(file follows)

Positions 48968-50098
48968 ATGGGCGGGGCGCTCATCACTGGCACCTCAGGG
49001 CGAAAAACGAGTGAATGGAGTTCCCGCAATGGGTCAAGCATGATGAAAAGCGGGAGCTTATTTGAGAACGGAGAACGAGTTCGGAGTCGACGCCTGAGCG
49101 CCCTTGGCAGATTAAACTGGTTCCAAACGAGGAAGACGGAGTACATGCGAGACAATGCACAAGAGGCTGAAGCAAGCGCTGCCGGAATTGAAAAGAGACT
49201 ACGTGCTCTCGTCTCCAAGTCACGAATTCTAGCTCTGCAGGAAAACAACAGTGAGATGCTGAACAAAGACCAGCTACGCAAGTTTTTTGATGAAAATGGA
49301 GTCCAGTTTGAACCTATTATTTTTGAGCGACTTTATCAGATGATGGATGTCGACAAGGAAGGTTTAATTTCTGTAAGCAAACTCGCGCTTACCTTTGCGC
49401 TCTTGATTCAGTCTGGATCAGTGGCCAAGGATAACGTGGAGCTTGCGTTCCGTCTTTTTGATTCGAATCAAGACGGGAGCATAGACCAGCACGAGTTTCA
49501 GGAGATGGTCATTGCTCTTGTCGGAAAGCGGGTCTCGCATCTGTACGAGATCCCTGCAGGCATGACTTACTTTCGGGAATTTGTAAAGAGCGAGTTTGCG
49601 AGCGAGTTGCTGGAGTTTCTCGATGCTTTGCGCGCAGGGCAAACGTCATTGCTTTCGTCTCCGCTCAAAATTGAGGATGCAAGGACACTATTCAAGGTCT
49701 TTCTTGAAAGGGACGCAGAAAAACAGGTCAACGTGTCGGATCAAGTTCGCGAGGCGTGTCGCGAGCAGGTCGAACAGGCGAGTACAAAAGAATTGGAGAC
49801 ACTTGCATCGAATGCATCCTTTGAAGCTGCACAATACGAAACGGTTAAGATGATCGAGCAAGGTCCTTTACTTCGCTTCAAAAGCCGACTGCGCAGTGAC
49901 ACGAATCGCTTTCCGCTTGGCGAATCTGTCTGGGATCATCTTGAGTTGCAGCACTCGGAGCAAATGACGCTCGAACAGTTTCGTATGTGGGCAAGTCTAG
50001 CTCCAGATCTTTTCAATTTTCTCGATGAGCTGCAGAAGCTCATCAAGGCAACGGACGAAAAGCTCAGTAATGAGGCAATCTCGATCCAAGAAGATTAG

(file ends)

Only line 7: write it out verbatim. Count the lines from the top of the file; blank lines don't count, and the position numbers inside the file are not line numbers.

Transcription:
49401 TCTTGATTCAGTCTGGATCAGTGGCCAAGGATAACGTGGAGCTTGCGTTCCGTCTTTTTGATTCGAATCAAGACGGGAGCATAGACCAGCACGAGTTTCA